Select Page

This past week I celebrated my 10th birthday! Other than being a little bit slower and needing a few extra naps I am still eager to play with my sisters, Kippy and Roo, and my new brother, Clint.

On my birthday I got to relax and play! I got some new toys and lots of extra biscuits! It was a day filled with lots of fun and some extra special time with my mom.

As you know I retired from my job of being a service dog about a month ago. My mom had planned for me to be able to retire when I was about ten years old. So the timing worked out perfectly! 

My successor, Clint, stepped right into my role of helping our mom. Knowing that my mom would have the help she needed was reassuring for me. And made me feel that it would be okay to enjoy my retirement days! 

Many people wonder what their dog’s age is in comparison to that of a human. Over the years the thoughts on how to do this comparison have changed.

It was once thought that each year of a dog’s age was equivalent to seven years of a human. But upon a closer look, these guidelines have changed. In recent years there has been some research done to study the aging process of dogs. And what each dog year is equivalent to in a human.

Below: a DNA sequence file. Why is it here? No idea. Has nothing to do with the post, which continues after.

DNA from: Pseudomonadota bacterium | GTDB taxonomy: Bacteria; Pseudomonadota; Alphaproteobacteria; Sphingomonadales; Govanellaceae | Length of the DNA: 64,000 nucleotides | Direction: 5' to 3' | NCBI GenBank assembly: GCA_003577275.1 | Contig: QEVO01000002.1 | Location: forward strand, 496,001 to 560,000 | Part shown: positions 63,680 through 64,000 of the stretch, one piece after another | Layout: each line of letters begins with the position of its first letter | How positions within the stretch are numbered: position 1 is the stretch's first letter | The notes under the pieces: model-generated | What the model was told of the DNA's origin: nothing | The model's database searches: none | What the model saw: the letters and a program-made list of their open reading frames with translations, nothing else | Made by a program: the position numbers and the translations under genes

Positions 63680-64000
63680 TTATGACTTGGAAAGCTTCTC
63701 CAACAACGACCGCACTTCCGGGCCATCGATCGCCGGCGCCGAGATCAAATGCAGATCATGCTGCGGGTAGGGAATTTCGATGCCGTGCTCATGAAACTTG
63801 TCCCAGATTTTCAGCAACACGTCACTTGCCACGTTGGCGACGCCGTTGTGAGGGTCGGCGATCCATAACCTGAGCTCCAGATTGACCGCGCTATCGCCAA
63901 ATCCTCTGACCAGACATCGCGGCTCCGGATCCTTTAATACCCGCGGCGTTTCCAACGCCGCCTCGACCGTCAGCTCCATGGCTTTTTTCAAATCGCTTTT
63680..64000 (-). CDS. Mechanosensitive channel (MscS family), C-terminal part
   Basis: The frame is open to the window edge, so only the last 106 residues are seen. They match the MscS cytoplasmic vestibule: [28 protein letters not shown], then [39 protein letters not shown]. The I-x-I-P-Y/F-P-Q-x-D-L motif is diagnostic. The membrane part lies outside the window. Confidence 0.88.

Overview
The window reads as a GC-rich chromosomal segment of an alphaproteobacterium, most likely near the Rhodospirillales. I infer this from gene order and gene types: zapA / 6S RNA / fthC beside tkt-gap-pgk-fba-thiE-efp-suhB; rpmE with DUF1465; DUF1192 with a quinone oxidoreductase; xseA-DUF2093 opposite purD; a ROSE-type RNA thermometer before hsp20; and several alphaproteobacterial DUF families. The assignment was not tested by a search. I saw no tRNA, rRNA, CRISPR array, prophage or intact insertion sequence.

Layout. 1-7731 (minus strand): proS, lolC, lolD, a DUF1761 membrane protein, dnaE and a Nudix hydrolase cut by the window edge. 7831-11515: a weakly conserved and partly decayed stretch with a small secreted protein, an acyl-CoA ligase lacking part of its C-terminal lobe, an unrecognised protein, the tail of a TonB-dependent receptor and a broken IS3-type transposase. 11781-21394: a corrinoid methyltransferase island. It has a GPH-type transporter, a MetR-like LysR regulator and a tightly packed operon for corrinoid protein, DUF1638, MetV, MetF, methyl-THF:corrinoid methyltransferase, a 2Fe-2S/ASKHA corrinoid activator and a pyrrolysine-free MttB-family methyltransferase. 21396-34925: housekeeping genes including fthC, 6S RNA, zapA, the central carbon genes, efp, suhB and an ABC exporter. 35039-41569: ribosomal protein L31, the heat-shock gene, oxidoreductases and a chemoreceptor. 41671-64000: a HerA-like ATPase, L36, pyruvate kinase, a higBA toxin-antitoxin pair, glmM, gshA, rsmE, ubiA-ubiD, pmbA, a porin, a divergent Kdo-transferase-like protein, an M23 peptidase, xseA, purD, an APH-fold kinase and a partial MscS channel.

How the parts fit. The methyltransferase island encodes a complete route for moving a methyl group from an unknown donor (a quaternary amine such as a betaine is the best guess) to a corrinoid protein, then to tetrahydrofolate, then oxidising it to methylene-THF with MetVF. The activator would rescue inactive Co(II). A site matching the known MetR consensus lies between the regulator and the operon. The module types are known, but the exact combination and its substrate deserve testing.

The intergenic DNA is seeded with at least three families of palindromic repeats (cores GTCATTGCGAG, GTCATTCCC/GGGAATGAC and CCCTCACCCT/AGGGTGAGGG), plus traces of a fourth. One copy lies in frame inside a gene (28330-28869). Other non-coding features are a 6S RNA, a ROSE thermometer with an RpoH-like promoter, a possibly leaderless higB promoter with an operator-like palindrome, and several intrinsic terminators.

Dogs mature much quicker early on than humans do. And they also mature at different rates depending on their size and breed. Smaller dogs tend to mature more quickly and live longer. While larger dogs mature slower but don’t live as long.

That all sounds complicated to me! Do you agree? All I know is that at the beautiful age of ten I am not as spry as when I was younger. And as I mentioned in my retirement post some tasks were becoming harder for me to perform. 

There are various charts out there that show an estimate of a dog’s equivalent age to a human. My mom found the below chart to share with you. It is probably a little bit hard for you to see here. If you want you can check out the article How to Calculate Dog Years to Human Years on the AKC website. And in this article, you will also find more info about the aging process of a dog.

According to this chart, I am approximately 66 years old in human years. That seems like a respectable age to be retired. Don’t you think? 

I am loving the relaxing pace of retirement. And the extra naps! Clint is taking good care of our mom when they go places. This allows me to stay behind and not worry. And at home when I want to do a little bit of work my mom is letting me help!